Retailing in India: Repackaging the ‘Big Boxes’

Department stores in India are reimagining themselves to stay relevant
Posted April 29, 2019

Traditionally, regional Indian retailers have created iconic shopping destinations to serve generations of consumers across different economic strata. These “family stores,” as they are known, have dominated shopping high streets in select cities and towns with their sheer size and assortment in an assisted selling format, but with limited focus on offering a modern shopping experience.

The rapid growth of organized retailing and the evolution of the Indian fashion consumer has opened the door for institutionalized corporate department store chains to set shop. Today, the top four players operate a total of 350 stores occupying more than 15 million square feet across 80 cities in India and feature many national and international fashion brands for men, women and children.

The growth in the number of quality malls attracting premium footfalls has encouraged department stores to anchor them and evolve to stay relevant enough to survive the onslaught of online retail growth.. Interestingly, for global brands like Marks & Spencer, India is its second largest market after the U.K. with 76 stores across 32 cities. Despite each department store chain adding more than 20 stores every year, a decline in revenue growth rates has pushed them to invest in upgrading their store experience, e-commerce platforms and omnichannel enablement, in order to remain viable to the new-age, omnichannel-savvy Indian shopper. Here is a snapshot of the top four department store players in India. 


Shoppers Stop was founded in 1991 by the K. Raheja Corp. group of companies, one of India's biggest hospitality and real estate players.  It also set up the first department store in India in 1991. Today it is a leading “bridge-to-luxury” department store chain of 83 stores across 38 Indian cities spread over a total of 4.5 million square feet, and reporting an annual topline of $270 million USD.

Recently, the company set out to update its in-store experience by reimagining its visual merchandising strategy and store design. After almost three decades of presenting itself as a family fashion destination, the brand today is repositioning itself as a young, trendy omnichannel destination for fashionistas. The store presentation is being actively rebooted with the use of art and styling in its windows and in-store focal point display schemes.


In 1998, Tata, the Indian multinational conglomerate, ventured into fashion retailing by acquiring the British department store Littlewoods that had set foot into Bangalore. Renamed Westside, today it has grown to 148 stores across 82 cities, occupying a total footprint of 3.5 million square feet, and delivering a reported turnover of $353 million USD. The store’s dominant private label brand portfolio contributes to 98 percent of its total sales, making it the most profitable department store chain in India. Westside recently updated its retail experience with a new environment and visual merchandising scheme that presents it as a young aspirational fashion destination relevant for the millennials. Styled mannequin groupings and fashion ensembles in a clean, modern environment present the retailer’s differentiated and aspirational fashion proposition with great clarity.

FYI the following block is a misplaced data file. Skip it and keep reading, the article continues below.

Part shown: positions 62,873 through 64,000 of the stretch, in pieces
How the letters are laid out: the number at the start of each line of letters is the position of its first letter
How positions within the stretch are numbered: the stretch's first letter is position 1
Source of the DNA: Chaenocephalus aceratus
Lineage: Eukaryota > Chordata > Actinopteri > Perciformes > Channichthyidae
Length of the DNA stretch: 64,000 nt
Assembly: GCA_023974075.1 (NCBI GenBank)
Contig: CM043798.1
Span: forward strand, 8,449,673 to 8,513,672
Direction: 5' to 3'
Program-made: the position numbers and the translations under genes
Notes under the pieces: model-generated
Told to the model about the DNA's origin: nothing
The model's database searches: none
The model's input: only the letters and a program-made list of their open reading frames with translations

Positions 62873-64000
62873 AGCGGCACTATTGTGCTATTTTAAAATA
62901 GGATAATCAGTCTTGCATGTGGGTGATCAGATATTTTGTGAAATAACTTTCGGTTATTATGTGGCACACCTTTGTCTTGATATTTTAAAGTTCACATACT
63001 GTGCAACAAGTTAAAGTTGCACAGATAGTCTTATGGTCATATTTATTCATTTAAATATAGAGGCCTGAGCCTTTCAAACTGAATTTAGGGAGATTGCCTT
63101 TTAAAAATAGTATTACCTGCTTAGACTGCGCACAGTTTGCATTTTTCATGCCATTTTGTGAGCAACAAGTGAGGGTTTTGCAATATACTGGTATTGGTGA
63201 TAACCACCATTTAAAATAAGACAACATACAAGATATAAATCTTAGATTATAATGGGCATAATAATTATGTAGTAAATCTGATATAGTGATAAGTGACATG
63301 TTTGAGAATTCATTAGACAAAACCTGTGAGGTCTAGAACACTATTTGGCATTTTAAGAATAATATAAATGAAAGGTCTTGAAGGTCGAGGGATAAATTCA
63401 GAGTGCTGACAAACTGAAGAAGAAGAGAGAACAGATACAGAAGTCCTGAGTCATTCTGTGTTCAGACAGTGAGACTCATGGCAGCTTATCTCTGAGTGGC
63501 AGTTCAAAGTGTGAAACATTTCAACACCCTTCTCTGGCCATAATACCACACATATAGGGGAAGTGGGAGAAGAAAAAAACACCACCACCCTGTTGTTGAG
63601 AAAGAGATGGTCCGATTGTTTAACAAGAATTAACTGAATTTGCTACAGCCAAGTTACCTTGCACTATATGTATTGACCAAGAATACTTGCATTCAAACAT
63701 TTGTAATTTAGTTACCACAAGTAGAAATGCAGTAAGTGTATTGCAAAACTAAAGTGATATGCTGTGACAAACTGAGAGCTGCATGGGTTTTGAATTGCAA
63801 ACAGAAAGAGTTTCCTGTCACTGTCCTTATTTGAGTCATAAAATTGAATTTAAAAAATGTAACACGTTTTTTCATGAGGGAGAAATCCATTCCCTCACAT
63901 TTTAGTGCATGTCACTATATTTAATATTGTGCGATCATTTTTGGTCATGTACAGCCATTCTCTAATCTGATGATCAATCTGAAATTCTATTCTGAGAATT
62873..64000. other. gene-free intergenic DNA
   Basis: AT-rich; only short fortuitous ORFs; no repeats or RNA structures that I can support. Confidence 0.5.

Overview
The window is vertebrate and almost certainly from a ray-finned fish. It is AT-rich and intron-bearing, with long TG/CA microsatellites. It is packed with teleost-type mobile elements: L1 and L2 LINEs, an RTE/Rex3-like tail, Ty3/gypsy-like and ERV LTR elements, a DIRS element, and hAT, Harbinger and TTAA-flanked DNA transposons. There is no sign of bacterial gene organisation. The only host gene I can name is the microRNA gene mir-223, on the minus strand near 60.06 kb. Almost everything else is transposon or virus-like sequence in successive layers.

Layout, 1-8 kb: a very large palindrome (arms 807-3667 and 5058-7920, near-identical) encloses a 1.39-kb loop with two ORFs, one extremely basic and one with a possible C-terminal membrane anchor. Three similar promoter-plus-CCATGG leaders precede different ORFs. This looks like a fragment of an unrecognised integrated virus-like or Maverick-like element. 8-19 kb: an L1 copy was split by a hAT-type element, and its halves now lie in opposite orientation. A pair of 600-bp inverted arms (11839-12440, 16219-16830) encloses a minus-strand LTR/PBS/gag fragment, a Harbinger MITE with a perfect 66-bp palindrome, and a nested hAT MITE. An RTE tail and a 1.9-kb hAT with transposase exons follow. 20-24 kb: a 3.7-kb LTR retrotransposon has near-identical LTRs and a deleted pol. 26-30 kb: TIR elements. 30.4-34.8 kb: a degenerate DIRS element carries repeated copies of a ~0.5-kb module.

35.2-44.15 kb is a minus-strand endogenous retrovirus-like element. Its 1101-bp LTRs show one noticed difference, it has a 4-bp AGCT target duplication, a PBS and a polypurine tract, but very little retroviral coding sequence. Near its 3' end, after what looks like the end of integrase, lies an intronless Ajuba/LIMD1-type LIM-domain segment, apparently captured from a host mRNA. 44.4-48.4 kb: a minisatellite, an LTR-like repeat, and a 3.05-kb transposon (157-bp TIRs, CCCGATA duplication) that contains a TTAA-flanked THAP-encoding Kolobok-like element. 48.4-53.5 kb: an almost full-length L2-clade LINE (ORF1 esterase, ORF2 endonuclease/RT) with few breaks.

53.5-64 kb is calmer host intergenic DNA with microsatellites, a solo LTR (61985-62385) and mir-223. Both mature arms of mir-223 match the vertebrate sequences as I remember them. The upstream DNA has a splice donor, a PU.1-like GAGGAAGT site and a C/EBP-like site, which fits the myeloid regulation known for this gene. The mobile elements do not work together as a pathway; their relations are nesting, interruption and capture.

Lifestyle department store made its debut in India from the Landmark group, the Dubai-based retail and hospitality conglomerate, in 1999. Known for its strength in merchandising, the store offers a curated portfolio of brands and private labels. The chain has 78 stores across 20 Indian cities spread over 3.5 million square feet. It delivers a topline of about $601 million USD. The brand embraced a heavy omnichannel strategy two years back, and today has integrated technology in store to enable self-checkout at different locations.

Recently, Lifestyle updated the in-store experience with a new store design that presents a stronger lineup of brands and categories than before. Visual merchandising is coordinated with marketing campaigns across the store and is integrated into stylized mannequin clusters with interesting uses of technology and signature kinetics in its display schemes.


Central Department Store was launched in 2004 from the house of Future Group, the leading Indian retail company that boasts of a wide portfolio of 1444 stores across various categories, and in 409 Indian cities. Today, 30 Central stores operate across 20 cities, occupy a total space of 3.4 million square feet, with a reported revenue of about $527 million USD.

The store was recently repositioned as a premium department store concept with sharp attention given to the brands offered, the store ambience, visual merchandising and the service for the discerning consumer. Visual merchandising and store design play a key role in this transformation with attention drawn to visual cues of a premium lifestyle articulated through props, styling, digital displays and a brand-proprietary signature red color palette.

As per the India Brand Equity Foundation (IBEF), demand for retail space in India is growing at a blistering pace of 81 percent, amounting to about 7.8 million square feet annually. This coupled with the growth of organized retail at 18 percent, as per AT Kearney analysis, is giving a long lease to the department store format in India, which seem to have succeeded in staying future proofed for now. The Indian consumer is sure to enjoy shopping in them for many more years to come.

Surender has more than two decades of experience in the Indian retail industry in retail strategy, store design, planning and development, retail marketing, visual merchandising, writing and academia. He’s held senior positions at leading retailers like Shoppers Stop, Reliance Retail, Mahindra Retail and as a senior retail consultant working with leading retailers and brands in India. Reach him at